“It really makes use of the space in a sensible way versus us having to build everything and create a site,” Turner said. “We’re able to plug into existing resources structurally and have amenities and things that are much nicer than the more temporary things we would have to use at Rawhide.”
For Giese, there was an immediate turnaround following the NASCAR Cup Series race on March 13 to get the grounds cleaned and prepared for Relentless Beats to move in. She took inspiration from tracks like Las Vegas Motor Speedway in gearing up for their first music festival, but experience from Championship Weekends and other activities at the facility were applicable.
“At the end of the day, you’re hosting a large number of people that have chosen to attend your facility and there are a lot of synergies for sure,” Giese said. “There are a lot of similarities, but there are a lot of uniquenesses about a festival that we’re learning from Relentless Beats. They’re amazing at what they do and they’ve really helped us as we’ve gone through this, too.”
Turner worked closely with Giese’s team and Director of Business and Development for NASCAR’s West Region, Mark Bailey, to get Phoenix Lights ready for April 1. He was blown away by how accommodating and helpful the Phoenix Raceway staff was.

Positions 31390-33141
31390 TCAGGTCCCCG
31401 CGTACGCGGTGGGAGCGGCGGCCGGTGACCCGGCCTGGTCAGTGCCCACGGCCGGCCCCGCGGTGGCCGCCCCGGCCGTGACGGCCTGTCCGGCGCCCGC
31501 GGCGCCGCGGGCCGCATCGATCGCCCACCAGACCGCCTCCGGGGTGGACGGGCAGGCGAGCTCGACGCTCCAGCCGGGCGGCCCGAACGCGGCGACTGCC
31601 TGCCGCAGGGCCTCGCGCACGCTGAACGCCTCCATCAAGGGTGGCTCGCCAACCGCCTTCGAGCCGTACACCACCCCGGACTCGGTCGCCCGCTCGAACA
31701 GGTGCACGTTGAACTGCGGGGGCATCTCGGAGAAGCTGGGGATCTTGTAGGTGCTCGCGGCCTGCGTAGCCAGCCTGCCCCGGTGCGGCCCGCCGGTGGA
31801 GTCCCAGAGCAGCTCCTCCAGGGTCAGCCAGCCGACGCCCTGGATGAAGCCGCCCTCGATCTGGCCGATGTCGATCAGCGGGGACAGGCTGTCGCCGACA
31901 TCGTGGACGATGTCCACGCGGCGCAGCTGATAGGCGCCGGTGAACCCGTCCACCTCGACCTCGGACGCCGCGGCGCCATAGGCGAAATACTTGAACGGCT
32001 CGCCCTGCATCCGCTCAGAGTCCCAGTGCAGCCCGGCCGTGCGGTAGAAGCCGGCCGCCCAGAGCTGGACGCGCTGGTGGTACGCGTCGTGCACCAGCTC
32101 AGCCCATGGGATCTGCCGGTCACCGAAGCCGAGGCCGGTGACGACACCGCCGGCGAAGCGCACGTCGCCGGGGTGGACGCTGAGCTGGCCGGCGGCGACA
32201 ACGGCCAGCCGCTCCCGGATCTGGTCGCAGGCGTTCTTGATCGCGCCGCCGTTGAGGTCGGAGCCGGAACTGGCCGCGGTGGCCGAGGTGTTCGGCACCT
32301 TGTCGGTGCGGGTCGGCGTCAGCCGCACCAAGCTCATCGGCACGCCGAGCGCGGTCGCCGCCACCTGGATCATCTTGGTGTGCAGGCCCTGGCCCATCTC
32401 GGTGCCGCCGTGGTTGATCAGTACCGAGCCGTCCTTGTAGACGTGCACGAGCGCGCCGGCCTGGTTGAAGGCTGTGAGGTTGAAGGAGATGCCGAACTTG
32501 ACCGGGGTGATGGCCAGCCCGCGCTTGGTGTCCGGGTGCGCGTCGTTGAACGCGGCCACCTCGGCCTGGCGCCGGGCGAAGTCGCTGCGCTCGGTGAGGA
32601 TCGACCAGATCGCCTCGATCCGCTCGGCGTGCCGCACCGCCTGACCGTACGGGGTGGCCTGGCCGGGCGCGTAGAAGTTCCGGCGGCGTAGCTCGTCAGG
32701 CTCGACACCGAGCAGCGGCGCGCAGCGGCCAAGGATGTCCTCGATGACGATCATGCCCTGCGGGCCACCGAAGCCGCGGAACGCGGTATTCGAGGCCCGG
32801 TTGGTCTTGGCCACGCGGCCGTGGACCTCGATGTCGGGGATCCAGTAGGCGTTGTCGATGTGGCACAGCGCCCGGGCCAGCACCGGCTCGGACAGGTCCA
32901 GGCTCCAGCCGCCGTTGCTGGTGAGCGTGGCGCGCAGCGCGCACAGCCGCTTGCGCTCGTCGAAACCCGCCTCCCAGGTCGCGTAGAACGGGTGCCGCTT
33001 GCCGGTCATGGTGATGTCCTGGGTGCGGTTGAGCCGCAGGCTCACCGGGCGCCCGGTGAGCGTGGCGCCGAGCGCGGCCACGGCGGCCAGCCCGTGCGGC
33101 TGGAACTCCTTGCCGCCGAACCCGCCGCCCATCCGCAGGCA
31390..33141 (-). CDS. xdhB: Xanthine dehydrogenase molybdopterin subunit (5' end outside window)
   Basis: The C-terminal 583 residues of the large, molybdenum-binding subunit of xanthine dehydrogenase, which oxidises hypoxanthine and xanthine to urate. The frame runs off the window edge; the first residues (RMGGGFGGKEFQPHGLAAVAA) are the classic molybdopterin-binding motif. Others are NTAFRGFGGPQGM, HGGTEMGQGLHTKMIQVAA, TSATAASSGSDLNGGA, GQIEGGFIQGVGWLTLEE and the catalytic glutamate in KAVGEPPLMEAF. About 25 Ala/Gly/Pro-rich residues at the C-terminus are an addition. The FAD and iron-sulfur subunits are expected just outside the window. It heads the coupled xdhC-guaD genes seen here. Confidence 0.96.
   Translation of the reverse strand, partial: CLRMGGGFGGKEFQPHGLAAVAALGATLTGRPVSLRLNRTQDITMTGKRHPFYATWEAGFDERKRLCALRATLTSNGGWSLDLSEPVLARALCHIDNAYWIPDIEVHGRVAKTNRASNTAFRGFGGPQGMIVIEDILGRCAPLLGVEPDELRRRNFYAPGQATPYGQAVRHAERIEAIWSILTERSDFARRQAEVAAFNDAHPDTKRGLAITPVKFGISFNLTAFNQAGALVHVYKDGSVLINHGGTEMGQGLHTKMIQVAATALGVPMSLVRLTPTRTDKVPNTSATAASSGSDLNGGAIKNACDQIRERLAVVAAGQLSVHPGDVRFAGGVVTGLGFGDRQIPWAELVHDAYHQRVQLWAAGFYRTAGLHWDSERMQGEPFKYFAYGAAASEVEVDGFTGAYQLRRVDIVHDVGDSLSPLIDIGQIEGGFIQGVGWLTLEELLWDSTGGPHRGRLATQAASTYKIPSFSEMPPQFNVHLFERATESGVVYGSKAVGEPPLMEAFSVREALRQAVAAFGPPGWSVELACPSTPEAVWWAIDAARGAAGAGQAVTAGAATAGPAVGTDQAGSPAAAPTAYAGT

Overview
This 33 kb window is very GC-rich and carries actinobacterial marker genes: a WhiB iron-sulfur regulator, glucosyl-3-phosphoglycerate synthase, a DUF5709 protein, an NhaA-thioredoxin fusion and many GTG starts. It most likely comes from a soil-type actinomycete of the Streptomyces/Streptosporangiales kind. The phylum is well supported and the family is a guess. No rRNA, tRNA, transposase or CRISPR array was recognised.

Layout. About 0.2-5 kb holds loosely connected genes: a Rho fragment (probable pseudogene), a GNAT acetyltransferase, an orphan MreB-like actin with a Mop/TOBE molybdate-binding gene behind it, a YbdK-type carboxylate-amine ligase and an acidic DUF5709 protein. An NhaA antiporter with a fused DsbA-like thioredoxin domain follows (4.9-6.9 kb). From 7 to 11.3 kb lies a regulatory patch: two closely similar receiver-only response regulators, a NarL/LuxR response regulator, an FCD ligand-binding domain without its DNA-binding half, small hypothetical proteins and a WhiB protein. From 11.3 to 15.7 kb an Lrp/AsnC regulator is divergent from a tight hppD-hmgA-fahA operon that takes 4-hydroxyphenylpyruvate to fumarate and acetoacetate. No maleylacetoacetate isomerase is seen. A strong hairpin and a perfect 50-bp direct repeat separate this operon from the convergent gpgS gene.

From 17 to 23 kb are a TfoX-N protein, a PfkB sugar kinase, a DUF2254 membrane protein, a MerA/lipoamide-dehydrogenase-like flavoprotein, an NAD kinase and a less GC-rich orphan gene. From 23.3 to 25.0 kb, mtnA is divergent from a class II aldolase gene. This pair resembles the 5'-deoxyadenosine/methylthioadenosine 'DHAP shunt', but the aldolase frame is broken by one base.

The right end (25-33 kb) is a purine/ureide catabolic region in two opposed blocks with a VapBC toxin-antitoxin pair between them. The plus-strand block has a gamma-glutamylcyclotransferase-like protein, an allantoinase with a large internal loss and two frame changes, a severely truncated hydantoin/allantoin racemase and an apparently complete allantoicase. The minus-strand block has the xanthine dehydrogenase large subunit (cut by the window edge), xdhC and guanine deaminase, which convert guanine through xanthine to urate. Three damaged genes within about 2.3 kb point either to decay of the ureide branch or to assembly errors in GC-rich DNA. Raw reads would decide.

“They’ve all been outstanding to work with, they’re very receptive to our partnership and I think this is the start of a really cool era working with NASCAR,” Turner said. “I think there’s a model where live entertainment happens at raceways over the next 20 years more than it has the last 10.”
This should come as encouraging news, not only for Giese, but for the city of Avondale. LVMS has been hosting Electronic Daisy Carnival for over a decade and has generated $2.5 billion in revenue for Las Vegas and counting.
The 10,000 on hand for Phoenix Lights is a far cry from the 450,000-plus at EDC last year, but this is a great starting point for Phoenix Raceway, which has nearly as much usable real estate as the 1.5-mile Las Vegas track.
The only negative reception Turner heard leading up to Phoenix Lights was the proximity of the track from Rawhide. It turned out the 28-mile ride from Chandler to Avondale would be an afterthought, as praise of the venue ran rampant throughout the evening. The highest praise heard on multiple occasions was the event at the speedway “felt like EDC.”
Frequent Relentless Beats customer and music producer Tyler Othites attended Phoenix Raceway for the first time and echoed the widespread complimentary sentiments.